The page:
When the American Society of Mechanical Engineers was founded in 1880, the subject of fluids engineering was fractured and awkward. The existing theories were primarily for inviscid fluids and were rarely realistic. Engineers rejected these results and relied entirely upon a variety of experiments, most of which were simply reported in pounds, feet, and seconds. There were no correlating principles.

In the early 1900s, workers such as Prandtl, Rayleigh, and Reynolds combined theory and experiment into a single discipline, fluid mechanics. In the ensuing century, mechanical engineers have developed the practical and design aspects of fluid flow into a very successful discipline.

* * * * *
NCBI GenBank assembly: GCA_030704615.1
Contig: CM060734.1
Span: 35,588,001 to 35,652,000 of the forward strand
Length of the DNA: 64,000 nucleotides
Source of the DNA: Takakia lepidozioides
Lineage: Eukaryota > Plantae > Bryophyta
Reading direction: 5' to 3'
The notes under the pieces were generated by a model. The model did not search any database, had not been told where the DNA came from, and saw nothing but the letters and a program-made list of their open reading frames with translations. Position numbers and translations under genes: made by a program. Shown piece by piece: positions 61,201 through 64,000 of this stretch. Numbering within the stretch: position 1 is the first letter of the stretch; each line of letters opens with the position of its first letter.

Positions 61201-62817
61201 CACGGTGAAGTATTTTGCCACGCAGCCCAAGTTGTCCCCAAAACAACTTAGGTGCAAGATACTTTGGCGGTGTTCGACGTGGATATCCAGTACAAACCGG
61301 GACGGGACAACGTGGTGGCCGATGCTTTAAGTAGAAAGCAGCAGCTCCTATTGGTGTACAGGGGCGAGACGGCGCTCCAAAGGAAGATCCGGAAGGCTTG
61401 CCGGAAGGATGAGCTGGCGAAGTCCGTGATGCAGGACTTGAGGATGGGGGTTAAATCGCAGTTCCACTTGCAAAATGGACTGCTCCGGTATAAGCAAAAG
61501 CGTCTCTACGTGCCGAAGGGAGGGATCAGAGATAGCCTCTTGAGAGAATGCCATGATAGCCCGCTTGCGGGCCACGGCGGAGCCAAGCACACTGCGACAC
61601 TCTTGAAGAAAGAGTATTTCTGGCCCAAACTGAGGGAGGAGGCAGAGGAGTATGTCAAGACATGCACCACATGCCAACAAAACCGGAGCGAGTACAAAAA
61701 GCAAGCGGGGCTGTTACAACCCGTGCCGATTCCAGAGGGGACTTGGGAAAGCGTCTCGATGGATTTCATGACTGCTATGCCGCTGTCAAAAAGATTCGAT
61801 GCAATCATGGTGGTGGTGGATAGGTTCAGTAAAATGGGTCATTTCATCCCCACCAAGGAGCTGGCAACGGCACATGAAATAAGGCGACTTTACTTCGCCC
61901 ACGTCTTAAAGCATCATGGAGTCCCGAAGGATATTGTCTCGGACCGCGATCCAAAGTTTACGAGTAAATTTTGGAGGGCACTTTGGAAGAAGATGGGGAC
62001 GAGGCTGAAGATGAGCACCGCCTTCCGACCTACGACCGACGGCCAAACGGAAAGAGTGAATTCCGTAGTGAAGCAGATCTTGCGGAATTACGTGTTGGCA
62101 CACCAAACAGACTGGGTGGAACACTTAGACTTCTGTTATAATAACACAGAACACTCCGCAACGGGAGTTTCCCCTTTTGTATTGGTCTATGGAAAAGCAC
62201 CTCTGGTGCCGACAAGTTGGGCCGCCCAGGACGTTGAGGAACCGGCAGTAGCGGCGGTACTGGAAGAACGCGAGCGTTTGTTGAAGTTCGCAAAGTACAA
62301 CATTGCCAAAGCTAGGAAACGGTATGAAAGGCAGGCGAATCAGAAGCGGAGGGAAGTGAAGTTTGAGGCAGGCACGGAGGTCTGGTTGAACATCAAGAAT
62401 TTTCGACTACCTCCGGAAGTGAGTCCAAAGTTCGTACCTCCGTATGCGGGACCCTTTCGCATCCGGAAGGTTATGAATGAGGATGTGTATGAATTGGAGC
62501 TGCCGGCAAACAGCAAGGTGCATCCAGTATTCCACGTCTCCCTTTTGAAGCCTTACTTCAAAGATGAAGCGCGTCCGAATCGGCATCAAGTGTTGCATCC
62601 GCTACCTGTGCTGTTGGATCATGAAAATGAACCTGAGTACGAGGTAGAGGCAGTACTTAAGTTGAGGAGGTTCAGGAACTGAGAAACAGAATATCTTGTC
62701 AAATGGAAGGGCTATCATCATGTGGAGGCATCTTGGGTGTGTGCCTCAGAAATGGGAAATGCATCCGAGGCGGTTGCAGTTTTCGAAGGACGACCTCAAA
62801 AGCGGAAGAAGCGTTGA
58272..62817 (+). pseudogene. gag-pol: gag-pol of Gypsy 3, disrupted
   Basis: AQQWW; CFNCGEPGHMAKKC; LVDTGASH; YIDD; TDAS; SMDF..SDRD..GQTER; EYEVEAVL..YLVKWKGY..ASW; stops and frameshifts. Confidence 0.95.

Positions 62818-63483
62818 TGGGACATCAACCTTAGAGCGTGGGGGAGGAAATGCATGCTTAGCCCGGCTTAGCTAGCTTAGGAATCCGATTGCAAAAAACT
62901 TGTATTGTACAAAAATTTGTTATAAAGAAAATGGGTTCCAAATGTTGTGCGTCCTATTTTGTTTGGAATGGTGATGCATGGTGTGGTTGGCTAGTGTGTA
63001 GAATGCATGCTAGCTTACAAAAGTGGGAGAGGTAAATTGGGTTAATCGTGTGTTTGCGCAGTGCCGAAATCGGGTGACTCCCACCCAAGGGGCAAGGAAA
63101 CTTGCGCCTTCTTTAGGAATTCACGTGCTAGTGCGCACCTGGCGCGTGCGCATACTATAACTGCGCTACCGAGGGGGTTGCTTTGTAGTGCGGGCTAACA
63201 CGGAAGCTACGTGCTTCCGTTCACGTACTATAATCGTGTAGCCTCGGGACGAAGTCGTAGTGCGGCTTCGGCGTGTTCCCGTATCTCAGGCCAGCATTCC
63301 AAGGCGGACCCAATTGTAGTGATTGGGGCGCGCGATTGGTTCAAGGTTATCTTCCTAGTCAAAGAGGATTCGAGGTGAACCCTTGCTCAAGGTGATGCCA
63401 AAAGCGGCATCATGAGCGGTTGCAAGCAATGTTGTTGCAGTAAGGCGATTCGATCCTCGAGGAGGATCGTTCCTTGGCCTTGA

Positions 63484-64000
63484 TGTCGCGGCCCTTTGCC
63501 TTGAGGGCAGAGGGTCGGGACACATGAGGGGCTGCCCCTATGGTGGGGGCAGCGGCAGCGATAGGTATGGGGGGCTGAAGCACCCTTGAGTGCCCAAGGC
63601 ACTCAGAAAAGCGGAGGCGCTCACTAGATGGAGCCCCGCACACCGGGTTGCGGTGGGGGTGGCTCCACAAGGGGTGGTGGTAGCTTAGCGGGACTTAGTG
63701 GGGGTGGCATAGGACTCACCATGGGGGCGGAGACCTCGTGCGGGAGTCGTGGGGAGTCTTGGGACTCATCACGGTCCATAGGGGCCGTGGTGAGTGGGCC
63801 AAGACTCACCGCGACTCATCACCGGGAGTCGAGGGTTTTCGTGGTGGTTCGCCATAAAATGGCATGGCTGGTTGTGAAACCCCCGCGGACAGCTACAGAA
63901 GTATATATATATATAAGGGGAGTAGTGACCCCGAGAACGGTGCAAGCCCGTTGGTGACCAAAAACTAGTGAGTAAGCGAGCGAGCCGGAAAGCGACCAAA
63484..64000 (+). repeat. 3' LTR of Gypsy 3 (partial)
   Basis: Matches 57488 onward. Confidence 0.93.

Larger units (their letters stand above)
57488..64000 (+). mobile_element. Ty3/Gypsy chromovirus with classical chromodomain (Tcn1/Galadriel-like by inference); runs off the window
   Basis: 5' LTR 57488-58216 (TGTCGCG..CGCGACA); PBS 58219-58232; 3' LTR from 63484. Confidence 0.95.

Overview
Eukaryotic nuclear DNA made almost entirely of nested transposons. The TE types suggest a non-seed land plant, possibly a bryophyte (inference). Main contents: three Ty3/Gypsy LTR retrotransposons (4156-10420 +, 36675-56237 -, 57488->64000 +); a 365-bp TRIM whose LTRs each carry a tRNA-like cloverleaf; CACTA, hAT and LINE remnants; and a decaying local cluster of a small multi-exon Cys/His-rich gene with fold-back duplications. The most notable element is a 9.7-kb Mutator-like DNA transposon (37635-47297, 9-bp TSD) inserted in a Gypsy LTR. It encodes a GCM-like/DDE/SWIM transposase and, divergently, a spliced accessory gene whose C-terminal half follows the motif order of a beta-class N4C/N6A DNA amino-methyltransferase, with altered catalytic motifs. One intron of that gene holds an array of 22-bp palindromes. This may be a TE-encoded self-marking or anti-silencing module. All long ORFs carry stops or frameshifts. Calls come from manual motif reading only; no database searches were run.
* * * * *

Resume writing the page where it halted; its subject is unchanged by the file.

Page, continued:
For its first 50 years, all ASME research papers were published in a single inclusive publication, the ASME Transactions. There were a dozen divisions, but only one journal, although conferences allowed for paper groupings. It was human nature, still...

References

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